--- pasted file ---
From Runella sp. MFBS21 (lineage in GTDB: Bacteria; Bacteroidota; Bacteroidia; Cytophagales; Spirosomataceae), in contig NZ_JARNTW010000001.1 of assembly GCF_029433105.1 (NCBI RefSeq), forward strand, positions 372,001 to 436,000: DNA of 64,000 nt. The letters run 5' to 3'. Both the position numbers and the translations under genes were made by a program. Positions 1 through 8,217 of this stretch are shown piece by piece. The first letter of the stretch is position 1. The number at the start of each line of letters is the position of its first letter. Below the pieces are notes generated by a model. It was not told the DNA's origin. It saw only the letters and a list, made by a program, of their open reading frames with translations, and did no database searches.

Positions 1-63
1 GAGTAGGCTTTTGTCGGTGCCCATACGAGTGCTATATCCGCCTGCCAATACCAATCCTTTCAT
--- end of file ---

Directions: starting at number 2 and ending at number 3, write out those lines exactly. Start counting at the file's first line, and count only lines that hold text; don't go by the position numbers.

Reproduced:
Positions 1-63
1 GAGTAGGCTTTTGTCGGTGCCCATACGAGTGCTATATCCGCCTGCCAATACCAATCCTTTCAT